* I’m getting some strong and legitimate pushback for something I wrote for subscribers this morning…
I think we can safely stipulate that lots and lots of men aren’t directly contributing to the culture of sexual harassment at the Statehouse. But, just remember this, almost all women have experienced problems in one way or another. Something has to be done to stop this problem.
My intent was to address the men who are acting defensive and claiming they aren’t part of the problem. We are part of the problem no matter how pristine we may think our behavior might be because just about every woman has at least one (and some have many) horror stories to tell about being harassed, groped, discriminated against, silenced, etc. That means, on its face, the culture is really messed up here and far more men are perpetrators/witnesses/enablers than we might allow ourselves to believe, so everybody has to participate in a solution, both personal and structural. Men don’t have the luxury of distance here. You don’t get to say it’s not you just because you never groped anybody.
I’m truly sorry that I wasn’t clear. I wasn’t attempting to excuse people who turn a blind eye or don’t step up. And by “lots and lots” I didn’t mean to imply that it was the majority or the vast majority.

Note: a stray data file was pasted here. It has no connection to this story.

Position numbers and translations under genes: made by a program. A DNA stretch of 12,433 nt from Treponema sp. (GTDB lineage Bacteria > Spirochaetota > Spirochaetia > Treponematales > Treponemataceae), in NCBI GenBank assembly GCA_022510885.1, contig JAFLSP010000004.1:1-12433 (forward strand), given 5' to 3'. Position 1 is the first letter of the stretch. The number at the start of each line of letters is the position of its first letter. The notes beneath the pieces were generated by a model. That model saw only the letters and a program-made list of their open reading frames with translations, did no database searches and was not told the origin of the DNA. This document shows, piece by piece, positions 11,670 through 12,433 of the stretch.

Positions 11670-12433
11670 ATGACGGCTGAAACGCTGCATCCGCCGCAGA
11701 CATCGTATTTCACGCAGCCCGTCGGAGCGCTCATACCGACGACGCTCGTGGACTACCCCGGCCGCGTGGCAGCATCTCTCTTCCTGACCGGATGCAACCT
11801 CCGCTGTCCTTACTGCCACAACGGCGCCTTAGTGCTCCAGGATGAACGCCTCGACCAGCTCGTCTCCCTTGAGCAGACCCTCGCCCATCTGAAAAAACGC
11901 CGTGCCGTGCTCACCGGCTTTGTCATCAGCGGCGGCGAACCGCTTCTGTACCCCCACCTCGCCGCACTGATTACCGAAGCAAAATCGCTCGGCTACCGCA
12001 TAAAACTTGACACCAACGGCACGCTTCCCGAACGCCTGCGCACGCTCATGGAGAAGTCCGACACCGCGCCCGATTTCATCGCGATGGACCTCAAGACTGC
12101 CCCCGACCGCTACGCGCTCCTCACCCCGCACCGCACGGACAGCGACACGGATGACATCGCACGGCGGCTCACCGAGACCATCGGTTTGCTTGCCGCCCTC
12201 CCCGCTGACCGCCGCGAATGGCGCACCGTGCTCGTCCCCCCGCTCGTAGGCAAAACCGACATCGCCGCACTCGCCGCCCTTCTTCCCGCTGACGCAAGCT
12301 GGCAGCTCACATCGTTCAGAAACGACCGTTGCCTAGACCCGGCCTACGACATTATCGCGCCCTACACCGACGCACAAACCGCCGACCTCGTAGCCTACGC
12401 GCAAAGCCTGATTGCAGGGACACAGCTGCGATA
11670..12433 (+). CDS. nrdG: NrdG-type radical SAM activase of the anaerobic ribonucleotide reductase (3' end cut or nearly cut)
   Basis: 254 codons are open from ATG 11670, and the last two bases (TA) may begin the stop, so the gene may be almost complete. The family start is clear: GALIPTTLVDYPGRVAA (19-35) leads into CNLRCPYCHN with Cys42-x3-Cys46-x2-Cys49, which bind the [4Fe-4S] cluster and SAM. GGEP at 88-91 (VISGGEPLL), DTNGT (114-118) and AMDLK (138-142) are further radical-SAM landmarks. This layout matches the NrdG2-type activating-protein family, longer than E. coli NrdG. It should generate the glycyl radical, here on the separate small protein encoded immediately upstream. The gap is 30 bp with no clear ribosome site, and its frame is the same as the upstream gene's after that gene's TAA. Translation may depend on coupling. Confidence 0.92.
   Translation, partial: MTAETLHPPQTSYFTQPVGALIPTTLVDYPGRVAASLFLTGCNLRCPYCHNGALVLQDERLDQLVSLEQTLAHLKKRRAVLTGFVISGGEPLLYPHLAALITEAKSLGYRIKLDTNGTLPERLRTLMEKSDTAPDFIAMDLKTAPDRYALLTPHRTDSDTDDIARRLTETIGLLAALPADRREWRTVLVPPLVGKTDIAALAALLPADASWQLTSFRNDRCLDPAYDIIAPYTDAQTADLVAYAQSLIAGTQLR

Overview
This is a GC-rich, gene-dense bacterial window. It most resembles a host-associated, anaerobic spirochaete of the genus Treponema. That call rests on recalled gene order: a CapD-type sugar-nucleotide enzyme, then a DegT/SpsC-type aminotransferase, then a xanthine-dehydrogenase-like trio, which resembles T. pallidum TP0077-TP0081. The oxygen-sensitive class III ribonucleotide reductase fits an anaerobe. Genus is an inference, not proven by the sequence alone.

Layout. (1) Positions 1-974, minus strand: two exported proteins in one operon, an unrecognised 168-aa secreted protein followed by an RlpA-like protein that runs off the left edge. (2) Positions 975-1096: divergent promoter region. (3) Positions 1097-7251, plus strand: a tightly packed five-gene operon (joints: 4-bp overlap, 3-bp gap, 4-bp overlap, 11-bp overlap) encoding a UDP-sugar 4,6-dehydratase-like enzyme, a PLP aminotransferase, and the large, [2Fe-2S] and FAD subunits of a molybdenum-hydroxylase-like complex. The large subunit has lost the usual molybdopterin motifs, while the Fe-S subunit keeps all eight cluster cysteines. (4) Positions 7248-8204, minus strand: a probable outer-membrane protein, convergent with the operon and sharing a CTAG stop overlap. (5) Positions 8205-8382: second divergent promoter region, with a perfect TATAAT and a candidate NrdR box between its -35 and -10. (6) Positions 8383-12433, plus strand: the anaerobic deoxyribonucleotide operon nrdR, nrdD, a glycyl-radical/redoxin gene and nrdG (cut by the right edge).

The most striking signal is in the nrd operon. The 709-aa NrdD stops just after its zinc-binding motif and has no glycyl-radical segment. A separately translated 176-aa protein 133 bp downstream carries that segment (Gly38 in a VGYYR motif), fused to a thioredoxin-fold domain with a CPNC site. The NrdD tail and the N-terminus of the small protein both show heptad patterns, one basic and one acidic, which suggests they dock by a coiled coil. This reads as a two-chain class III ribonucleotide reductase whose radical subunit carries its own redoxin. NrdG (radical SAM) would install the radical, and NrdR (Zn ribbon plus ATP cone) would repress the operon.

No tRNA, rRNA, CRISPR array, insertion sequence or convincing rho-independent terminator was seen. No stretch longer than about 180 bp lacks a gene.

We’re all learning and we all need to continue learning.
* On to the Sun-Times editorial…
State Sen. Kimberly Lightford endured crude remarks about her legs from a male colleague in Springfield. She had to remind another fellow legislator that he was the same age as her grandfather to get him to stop making “inappropriate” comments about her.
“I think that when you’re just around people who are in powerful positions, men and women alike, they think they can do that,” Lightford, who is from Maywood, told Sun-Times political reporter Tina Sfondeles on Tuesday as women who work at the state Capitol spoke up about being sexually harassed by men in power.
Galvanized by women who have gone public with allegations of harassment and sexual abuse by Hollywood producer Harvey Weinstein, and the ensuing #MeToo social media campaign, women in Illinois politics are talking about their own experiences. Some are telling their stories on the “Say No More” Facebook page, and more than 150 women who are elected officials, lobbyists or consultants have signed a letter describing harassment by powerful men they work with. So far, the alleged harassers have been lucky — they haven’t been named publicly.
Ironically, a state Legislature charged with writing laws about discrimination, harassment and protecting vulnerable people is under fire for fostering an environment ripe for abuse. It’s up to leaders in Springfield to transform the culture. Insiders have known forever that the Capitol can be a toxic and sleazy place. House Speaker Michael Madigan, Senate President John Cullerton as well as minority leaders Jim Durkin and Bill Brady — and all their deputies — must make it a more decent and professional place to work. It’s what they would demand of a rogue corporation, university or public agency that mistreats people.